NCPA - National Center for Policy Analysis

New Look at Ben Franklin Transit Finds Familiar Problems

August 3, 2015

Ben Franklin Transit is a Public Transit Benefit Authority that serves the Tri-Cities region in Washington. The Tri-Cities region is now home to more than 250,000 people. With an ever-growing population, a healthy and accountable public transit system is needed.  A 2011 study from the Washington Policy Institute found troubling trends at the transit agency, and new research shows problems at Ben Franklin Transit continue, as officials collect more tax money than ever, even as the agency's ridership falls.  Total ridership has dropped 25 percent in five years:

  • Bus ridership is down 24 percent.
  • Vanpool ridership is down 26 percent.
  • Demand response ridership is down 29 percent.
  • Operating costs are up 4 percent.

The drop in demand response ridership has not correlated to a rise in bus ridership. In fact, both are falling. This provides Ben Franklin Transit officials an opportunity to improve their transit service to the public and provide working families some relief from the burden of the taxes they impose. The transit executives should make significant policy changes such as:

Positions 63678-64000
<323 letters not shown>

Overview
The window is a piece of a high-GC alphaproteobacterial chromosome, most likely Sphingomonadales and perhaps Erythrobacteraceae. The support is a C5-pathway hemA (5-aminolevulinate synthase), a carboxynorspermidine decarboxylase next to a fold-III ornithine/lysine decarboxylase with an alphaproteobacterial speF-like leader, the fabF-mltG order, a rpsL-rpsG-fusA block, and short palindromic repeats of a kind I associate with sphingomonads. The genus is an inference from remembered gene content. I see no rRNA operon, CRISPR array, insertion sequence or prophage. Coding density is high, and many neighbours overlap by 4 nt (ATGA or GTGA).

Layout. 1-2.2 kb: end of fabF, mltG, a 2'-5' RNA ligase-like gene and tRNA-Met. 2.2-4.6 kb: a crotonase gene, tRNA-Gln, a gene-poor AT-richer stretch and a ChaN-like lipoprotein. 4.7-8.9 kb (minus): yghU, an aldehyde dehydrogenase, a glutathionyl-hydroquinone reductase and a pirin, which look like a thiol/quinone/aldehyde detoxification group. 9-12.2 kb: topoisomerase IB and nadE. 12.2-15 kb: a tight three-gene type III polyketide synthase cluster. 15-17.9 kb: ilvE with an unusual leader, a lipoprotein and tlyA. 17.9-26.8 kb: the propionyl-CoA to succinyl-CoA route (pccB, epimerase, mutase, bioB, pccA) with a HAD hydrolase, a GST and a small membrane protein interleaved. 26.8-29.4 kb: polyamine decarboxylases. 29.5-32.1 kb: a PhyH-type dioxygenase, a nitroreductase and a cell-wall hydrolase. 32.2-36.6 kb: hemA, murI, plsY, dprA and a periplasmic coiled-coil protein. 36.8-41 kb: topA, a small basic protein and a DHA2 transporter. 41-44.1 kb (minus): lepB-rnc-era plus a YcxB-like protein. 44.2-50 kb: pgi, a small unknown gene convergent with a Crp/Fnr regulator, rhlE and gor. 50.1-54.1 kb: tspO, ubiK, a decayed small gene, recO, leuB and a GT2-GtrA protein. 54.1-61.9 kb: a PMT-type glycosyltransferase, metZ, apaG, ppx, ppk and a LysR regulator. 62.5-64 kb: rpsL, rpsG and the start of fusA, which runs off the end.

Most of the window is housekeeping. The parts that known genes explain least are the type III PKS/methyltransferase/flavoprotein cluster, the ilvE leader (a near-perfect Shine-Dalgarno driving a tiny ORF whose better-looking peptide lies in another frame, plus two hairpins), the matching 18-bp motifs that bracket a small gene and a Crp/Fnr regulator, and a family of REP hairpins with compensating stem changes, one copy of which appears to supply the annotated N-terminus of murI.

• Allocating funds differently
  • Striving to provide reliable data to provide accurate accounts of ridership.
  • Reducing cost growth in personnel expenses such as benefit costs and wage increases
  • Striving to provide taxpayers with the best value -- including a reduction in the rate of taxes imposed on the public

Even if bus ridership grew at a 1.5 percent annual rate, BFT would hit its 2009-level of bus ridership in the year 2033, 18 years from now. Ben Franklin Transit's new CEO has a unique opportunity to improve outcomes and restore the public\'s trust in the transit agency. Over the past five years ridership has dropped. Ben Franklin Transit should reexamine their service delivery to better meet new levels of passenger demand.

Source: Bob Pishue, "New look at Ben Franklin Transit finds familiar problems," Washington Policy Center, July 2015.


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